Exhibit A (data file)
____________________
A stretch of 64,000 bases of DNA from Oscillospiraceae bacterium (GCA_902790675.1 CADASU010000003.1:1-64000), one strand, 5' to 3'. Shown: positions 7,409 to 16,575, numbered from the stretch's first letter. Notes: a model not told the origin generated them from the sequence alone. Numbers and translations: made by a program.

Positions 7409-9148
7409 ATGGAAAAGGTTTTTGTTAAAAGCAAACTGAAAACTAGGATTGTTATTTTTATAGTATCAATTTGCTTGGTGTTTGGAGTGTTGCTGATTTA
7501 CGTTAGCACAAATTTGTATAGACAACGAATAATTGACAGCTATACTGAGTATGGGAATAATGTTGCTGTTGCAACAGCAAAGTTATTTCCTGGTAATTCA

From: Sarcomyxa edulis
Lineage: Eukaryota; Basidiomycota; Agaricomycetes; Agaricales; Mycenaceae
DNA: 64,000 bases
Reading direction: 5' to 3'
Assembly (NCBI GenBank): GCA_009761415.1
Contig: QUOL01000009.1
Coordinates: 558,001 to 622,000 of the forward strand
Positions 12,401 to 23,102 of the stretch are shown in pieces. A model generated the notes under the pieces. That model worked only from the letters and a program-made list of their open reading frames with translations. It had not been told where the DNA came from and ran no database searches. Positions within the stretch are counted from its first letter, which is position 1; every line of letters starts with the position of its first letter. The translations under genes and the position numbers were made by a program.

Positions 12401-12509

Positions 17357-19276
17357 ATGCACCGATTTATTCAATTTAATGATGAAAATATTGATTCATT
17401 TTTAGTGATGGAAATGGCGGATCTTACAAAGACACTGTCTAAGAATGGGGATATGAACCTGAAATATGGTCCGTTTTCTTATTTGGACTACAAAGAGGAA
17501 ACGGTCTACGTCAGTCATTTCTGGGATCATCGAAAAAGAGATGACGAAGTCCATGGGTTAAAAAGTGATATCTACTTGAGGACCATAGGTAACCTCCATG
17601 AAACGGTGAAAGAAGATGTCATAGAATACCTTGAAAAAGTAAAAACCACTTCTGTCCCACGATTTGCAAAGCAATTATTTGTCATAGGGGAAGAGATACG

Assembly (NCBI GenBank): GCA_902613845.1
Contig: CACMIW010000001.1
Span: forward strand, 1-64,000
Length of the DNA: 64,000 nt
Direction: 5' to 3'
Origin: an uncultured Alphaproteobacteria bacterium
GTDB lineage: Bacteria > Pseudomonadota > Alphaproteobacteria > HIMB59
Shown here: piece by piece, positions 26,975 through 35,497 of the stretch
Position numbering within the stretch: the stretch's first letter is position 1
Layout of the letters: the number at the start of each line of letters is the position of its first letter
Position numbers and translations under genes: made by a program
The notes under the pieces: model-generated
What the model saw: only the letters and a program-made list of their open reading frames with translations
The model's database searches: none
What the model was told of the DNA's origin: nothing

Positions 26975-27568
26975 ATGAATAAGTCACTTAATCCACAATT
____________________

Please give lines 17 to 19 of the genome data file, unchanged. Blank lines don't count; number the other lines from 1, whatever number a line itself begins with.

17501 ACGGTCTACGTCAGTCATTTCTGGGATCATCGAAAAAGAGATGACGAAGTCCATGGGTTAAAAAGTGATATCTACTTGAGGACCATAGGTAACCTCCATG
17601 AAACGGTGAAAGAAGATGTCATAGAATACCTTGAAAAAGTAAAAACCACTTCTGTCCCACGATTTGCAAAGCAATTATTTGTCATAGGGGAAGAGATACG

Assembly (NCBI GenBank): GCA_902613845.1